California Sexual Harassment Attorney

The hospitality industry is customer-service-oriented and seeks to provide others with an experience. From hotels to restaurants, employees interact with visitors from all over the world and even in their own communities. While these employees provide a valuable service, they, like workers in many other industries, can be exposed to inappropriate workplace conditions, including sexual harassment. When an employee is exposed to such behavior, they will not only feel less comfortable at work, but they will be less likely to maintain an appropriate work ethic.

At California Employment Counsel, we understand the detrimental implications of workplace sexual harassment, particularly in the hospitality industry. Our team understands that employees who experience sexual harassment are less likely to speak out for fear of retaliation or termination of employment. However, our experience has allowed us to help our clients understand their rights when they are exposed to sexual harassment. We can help them find any compensation they may be entitled to as well as how to hold those responsible accountable for their actions.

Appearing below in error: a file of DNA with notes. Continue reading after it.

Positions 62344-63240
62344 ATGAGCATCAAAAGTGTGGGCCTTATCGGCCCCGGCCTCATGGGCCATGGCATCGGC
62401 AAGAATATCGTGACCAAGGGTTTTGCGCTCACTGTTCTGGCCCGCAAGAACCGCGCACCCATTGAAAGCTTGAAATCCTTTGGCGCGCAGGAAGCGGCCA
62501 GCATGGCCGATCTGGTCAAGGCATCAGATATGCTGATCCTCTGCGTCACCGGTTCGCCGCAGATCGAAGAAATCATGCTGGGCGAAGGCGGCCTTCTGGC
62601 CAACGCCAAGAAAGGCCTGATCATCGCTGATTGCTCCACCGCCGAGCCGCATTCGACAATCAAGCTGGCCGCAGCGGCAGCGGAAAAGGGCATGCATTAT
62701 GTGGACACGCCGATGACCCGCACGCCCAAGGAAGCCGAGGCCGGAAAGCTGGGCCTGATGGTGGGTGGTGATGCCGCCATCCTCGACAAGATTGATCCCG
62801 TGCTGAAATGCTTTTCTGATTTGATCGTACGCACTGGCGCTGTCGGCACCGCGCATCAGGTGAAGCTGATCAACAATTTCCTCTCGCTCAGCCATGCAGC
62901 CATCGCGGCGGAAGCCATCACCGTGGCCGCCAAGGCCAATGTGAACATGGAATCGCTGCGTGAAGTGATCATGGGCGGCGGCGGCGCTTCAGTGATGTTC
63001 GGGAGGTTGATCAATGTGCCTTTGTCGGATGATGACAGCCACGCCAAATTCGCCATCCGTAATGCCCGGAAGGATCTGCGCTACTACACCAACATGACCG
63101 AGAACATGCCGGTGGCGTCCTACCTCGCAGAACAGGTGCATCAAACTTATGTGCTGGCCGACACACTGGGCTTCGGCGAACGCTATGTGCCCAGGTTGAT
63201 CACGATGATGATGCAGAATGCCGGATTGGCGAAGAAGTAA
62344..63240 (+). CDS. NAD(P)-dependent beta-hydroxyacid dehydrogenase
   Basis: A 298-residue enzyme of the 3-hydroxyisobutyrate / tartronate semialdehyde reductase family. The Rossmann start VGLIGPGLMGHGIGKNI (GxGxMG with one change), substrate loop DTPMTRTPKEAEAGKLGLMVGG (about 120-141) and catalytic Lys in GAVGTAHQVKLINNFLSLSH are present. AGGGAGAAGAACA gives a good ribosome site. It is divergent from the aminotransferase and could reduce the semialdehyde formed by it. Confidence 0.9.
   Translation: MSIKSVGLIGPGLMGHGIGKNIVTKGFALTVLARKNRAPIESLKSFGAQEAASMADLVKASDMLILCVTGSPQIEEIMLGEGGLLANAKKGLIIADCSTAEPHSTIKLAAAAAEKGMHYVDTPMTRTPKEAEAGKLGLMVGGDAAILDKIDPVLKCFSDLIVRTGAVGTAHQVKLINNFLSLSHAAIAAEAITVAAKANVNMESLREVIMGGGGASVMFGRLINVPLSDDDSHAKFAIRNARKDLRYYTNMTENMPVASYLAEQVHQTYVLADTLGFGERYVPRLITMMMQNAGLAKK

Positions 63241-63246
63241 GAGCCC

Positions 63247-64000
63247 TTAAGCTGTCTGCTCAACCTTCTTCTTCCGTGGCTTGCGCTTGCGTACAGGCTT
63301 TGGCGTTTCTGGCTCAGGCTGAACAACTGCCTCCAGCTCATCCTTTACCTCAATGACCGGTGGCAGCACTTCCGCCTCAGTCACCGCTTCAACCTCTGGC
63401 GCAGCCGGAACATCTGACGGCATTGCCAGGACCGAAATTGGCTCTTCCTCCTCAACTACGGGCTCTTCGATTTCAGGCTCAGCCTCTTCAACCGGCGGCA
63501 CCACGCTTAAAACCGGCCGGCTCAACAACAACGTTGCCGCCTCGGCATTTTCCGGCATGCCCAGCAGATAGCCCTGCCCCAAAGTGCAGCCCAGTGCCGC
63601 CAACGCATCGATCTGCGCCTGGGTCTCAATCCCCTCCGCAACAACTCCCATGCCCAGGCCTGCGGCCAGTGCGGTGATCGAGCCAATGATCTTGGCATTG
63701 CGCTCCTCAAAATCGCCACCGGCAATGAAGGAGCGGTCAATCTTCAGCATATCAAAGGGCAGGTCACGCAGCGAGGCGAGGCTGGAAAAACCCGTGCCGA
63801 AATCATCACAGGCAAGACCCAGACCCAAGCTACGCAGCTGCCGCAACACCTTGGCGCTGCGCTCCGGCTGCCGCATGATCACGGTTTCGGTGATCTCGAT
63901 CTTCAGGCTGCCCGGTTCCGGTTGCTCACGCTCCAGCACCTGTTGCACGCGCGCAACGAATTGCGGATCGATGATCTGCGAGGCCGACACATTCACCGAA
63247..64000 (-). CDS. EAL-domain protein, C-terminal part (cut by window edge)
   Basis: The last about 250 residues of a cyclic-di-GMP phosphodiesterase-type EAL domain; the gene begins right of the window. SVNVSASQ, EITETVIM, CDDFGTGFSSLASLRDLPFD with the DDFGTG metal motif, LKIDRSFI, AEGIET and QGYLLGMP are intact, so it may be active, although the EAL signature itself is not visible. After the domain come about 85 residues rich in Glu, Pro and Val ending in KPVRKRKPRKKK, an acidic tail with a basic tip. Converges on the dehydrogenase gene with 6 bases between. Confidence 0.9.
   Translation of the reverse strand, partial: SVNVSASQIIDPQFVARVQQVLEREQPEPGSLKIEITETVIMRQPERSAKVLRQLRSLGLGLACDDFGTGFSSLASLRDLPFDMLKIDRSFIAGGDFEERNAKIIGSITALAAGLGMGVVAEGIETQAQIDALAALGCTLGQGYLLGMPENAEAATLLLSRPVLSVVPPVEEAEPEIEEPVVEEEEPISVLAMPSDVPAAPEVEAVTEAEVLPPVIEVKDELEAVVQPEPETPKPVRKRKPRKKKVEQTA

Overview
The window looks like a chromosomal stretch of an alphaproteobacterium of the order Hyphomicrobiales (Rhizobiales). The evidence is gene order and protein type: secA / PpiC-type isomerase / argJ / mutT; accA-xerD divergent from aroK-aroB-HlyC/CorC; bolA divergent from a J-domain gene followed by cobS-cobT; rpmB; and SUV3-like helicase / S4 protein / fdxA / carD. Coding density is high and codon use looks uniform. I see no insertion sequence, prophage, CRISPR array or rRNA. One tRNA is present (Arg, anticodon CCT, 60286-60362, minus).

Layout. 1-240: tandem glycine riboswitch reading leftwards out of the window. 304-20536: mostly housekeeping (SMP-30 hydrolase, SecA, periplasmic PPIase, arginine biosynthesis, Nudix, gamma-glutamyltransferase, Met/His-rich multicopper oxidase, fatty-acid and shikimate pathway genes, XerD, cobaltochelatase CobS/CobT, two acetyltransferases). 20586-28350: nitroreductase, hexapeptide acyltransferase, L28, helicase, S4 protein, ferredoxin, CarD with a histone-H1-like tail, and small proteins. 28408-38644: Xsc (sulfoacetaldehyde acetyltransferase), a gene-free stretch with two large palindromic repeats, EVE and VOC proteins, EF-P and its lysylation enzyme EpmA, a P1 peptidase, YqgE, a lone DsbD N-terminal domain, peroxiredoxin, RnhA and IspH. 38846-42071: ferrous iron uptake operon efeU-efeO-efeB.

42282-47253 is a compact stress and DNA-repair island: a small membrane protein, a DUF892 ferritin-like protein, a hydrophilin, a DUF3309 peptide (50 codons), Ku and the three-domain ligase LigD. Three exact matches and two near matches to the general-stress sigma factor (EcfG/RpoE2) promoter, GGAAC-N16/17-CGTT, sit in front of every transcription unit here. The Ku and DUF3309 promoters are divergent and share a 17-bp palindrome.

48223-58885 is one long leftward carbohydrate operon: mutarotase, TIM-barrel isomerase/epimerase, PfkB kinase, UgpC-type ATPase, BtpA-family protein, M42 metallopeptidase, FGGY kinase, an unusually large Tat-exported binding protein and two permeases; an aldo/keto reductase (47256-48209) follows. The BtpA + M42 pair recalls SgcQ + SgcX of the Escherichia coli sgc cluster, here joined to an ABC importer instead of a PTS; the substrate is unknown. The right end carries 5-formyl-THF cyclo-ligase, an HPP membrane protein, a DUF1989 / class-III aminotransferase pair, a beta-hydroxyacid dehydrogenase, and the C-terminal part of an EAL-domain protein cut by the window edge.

Sexual Harassment in the Hospitality Industry

Types of Sexual Harassment in Hospitality

There are two main types of sexual harassment that employees could be exposed to in the hospitality industry. These two types are:

  • Quid Pro Quo: This type of sexual harassment is when an employee is subjected to a proposition or exchange of favors by someone in a position of power. This type of exchange could include a manager offering a promotion in exchange for sexual favors. It can also operate in the opposite order, where a manager makes an advance and tells you that there could be consequences if you do not accept it. In this situation, you may feel pressured by the threat of retaliation for not engaging in the behavior.